How does one describe Hamvention? Trust me, it’s not easy but I’ll try. Imagine a gigantic building with 165,000 square feet of exhibit space, a main arena, four exhibition halls, a conference center, a pub, a golf course and is surrounded by over 20 acres of on-site parking. Inside you find just about every new and interesting high-tech hobby radio goodie you can imagine. There are also four seminar rooms going all day with some of the nation’s top telecommunications experts speaking on a myriad of subjects. Outside, 15 of the 20 acres normally used for parking are instead devoted to a flea-market wherein you will find the history of telecommunications being sold for pennies on the dollar to those who have interest in radio memorabilia. It’s truly a radio hobbyist’s “nirvana,” and its where Roy Neal suggested to Victor Clark that the ARRL come on-board as one of the sponsors of the first-ever manned ham radio station to operate from space.

It did not take very much convincing. Vic Clark was one of those men of vision who -- if you are lucky -- will pass through your life. On the spot, Vic pledged the full support of ARRL, as did those representing AMSAT -- the Amateur Satellite Corporation. Until that time AMSAT had only been involved in the development of unmanned satellites for exclusive use by licensed radio amateurs world-wide. Putting a man into orbit carrying a ham radio set was the obvious next step that AMSAT would not pass up. Then AMSAT Vice President Vern Riportella (WA2LQQ) was another visionary who said: “...count us in too.”
The organizational structure was simple. AMSAT would develop flight hardware (radio gear) that could operate within the constraints that all figured NASA would place on such a project. The ARRL would act as the voice of the ham radio community in developing an educational program to be used if the flight occurred while lending its stature to the request. Roy and Dr. Garriott would make the formal request to then NASA Administrator Jess Moore, while at the same time Roy would document the entire program. Being a broadcast journalist, doing it on videotape would be the method of choice. This latter aspect is where I, and a couple of other "ham radio operators in the media,"came in.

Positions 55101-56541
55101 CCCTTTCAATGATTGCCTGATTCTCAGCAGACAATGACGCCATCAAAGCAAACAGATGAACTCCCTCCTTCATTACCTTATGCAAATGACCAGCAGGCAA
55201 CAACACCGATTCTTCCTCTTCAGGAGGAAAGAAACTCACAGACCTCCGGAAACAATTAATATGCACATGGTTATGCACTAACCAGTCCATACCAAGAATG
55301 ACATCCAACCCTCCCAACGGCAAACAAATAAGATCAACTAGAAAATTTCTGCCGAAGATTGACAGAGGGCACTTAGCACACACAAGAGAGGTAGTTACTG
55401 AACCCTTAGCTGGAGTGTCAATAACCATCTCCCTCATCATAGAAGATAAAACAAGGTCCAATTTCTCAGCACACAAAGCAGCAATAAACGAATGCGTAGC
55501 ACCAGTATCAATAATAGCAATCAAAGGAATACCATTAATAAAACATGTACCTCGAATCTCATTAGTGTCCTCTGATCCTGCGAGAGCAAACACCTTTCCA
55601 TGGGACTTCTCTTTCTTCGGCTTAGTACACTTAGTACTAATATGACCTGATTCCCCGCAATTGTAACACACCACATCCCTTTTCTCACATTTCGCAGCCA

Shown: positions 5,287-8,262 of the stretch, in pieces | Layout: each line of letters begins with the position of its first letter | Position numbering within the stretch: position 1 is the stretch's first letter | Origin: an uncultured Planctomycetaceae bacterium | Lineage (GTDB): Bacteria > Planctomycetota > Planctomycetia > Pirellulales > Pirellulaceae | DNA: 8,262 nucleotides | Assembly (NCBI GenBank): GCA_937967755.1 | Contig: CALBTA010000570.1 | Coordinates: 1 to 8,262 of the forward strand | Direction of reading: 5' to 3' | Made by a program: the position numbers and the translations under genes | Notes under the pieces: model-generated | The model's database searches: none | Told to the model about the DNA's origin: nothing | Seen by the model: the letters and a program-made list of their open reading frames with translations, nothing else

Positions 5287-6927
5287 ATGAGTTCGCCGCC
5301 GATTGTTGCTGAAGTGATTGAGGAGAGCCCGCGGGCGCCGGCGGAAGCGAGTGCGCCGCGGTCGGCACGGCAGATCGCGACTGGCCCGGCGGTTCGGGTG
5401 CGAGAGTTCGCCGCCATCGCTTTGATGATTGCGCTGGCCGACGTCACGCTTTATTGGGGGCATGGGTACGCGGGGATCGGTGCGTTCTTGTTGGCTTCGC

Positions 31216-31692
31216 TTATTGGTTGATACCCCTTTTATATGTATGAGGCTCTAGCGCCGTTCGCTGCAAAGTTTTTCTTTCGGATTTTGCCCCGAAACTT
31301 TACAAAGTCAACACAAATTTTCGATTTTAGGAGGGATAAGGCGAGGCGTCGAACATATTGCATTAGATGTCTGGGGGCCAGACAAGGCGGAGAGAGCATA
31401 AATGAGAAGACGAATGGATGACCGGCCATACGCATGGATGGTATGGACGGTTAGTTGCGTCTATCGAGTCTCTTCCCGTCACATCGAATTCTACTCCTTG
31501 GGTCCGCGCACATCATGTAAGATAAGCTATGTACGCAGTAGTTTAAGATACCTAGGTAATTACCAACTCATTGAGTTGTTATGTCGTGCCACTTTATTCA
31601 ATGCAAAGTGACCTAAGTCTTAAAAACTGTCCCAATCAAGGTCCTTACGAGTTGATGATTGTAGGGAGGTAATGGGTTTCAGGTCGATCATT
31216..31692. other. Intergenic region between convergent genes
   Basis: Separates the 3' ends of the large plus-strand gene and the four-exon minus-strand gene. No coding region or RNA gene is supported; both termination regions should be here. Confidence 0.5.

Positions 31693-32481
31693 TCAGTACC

I vividly recall sitting in Roy’s office at NBC Burbank and our brainstorming a title for the upcoming show. In conversation, we realized that this was really something new for the hobby. In effect it was a chance for the average citizen who had passed an Amateur Radio exam and then licensed by the FCC (or other nation’s telecommunications regulator) to talk directly with a man in Earth orbit. It was truly a new frontier for the hobby and those in it. The title for our video project was soon obvious: “Amateur Radio’s Newest Frontier” -- or “Frontier” as we who were involved came to call it.
Oh yes. Did I forget to mention that plans called for two versions of the same show? We would do a pre-flight version to tell the world of Amateur Radio what was in the offing. After Owen returned to Earth we would re-edit and put out a version that took the viewer from inception of the idea of a ham radio operator in space, through the flight, post flight debriefings and the reaction of hams around the world to this achievement. And we would do it on a minuscule budget, using a lot of volunteer help from broadcast professionals in the ham radio community.